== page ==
$ that can be spent on a mission can be used to fix broken stuff, replace missing limbs with metal and wire, or be used as [gear] spends during a mission. We’re limiting this to reflect the game genre of having enough to get gear, but also being able to eventually buy one’s way out of the biz.[2]

Limiting our criminals to 3$ for available funds requires minor changes the fair prices (page 128) in the game. We’ll still keep the 1-Cred and 2-Cred levels at 1$ and 2$. We move the 4-Cred things — stuff that would normally wipe out a character’s available funds — down to 3$, which would. 4$ buys you the 8-Cred list items, but that means you’ll have to pool together $ to make the buy. If It’ll Cost You Extra, we raise the price by 1$.

All playbooks begin with 3$ instead of 5 Cred with this cash-on-hand limit and reduction in cost. Because we don’t stake Money on a mission now, I’m okay with starting $ at that level.

Overall, this seems like it will work.

So, let’s see what else impacts Cred.

There’s a Hustling move for the Fixer[3] and two of the options for that move add 1 Cred for completing. Both options (Deliveries and Brokering Deals) could have cash payoffs, so let’s just say either one grants +$. Because this is one of the few non-mission ways to gain money, perhaps the Fixer has four available funds boxes on the $ track instead of three.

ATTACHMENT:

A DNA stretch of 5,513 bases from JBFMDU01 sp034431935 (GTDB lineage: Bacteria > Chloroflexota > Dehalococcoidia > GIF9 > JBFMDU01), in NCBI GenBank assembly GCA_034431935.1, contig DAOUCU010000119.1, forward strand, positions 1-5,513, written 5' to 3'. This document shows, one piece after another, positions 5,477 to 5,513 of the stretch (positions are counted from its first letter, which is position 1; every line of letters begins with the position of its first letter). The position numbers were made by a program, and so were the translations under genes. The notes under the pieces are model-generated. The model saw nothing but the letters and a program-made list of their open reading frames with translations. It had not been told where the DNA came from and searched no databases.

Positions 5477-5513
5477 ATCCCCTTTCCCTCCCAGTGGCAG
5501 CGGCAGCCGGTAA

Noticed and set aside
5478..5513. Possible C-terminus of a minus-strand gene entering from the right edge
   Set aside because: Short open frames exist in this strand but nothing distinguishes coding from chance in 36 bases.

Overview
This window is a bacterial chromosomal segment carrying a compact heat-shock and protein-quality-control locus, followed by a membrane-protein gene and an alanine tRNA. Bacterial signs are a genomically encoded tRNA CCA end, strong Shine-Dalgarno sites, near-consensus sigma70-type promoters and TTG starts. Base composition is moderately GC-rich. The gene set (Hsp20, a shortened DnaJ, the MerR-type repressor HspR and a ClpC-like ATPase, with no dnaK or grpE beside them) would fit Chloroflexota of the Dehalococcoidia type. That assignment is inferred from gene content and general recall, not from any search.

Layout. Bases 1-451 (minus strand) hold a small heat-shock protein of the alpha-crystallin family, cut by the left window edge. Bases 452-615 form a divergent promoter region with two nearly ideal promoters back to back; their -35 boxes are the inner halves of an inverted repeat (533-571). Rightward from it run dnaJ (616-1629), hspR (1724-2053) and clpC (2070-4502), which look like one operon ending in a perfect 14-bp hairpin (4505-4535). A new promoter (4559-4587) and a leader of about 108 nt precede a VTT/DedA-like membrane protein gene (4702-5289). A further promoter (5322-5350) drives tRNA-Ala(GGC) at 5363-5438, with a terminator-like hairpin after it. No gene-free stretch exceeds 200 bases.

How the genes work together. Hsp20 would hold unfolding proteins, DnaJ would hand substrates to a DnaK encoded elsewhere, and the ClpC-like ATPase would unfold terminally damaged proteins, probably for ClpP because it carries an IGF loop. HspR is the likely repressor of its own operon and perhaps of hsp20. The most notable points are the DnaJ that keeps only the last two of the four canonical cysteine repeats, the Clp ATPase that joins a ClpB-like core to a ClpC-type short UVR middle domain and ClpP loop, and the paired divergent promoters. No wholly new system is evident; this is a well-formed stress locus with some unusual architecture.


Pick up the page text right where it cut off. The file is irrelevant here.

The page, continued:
Also in the Soldier’s playbook, they have an Exit Strategy move. Selecting that when everything goes to hell means you leave something behind, but you can still complete a mission objective, get the entire team out fine, get out clean, or keep “your staked Cred”. That last thing is really reputation.

Oh, while we’re on this playbook’s move, here’s something interesting I found out about the Reputation side of Cred in The Sprawl: There’s very little in the game that deals with Cred as reputation from a game mechanic standpoint. It’s basically staking Cred and one other move (Lie Low). My first instinct would be to treat any Reputation element as a tag. However, I don’t think it’s fair to give a Soldier character (and only a Soldier character) a move that triggers a tag like +unprofessional or +disreputable.

Maybe instead, that last option is the Soldier can choose to increase a relevant Corporate Clock?[4]

The last playbook-specific thing is the Tech’s Expert Breadboarder move. (This actually isn’t in the playbook, but in the Maintaining Cyberdecks section on page 137.) If someone has that move, they can spend a few hours and 1 Cred to restore a cyberdeck to almost the ratings it had at the start of the last mission. Spend 1 Cred more to fully get it shiny as new. While I was thinking of just doing a 1$ spend to get the cyberdeck up to speed, but applying +patched-up to it if you don’t have Breadboarder, requiring non-experts to spend 1$ more to remove the tag…That just seems overly convoluted and more expensive than fixing anything else in the game. Instead, let’s just let cyberdecks get repaired like everything else and Breadboarder just behave like it does in the playbook.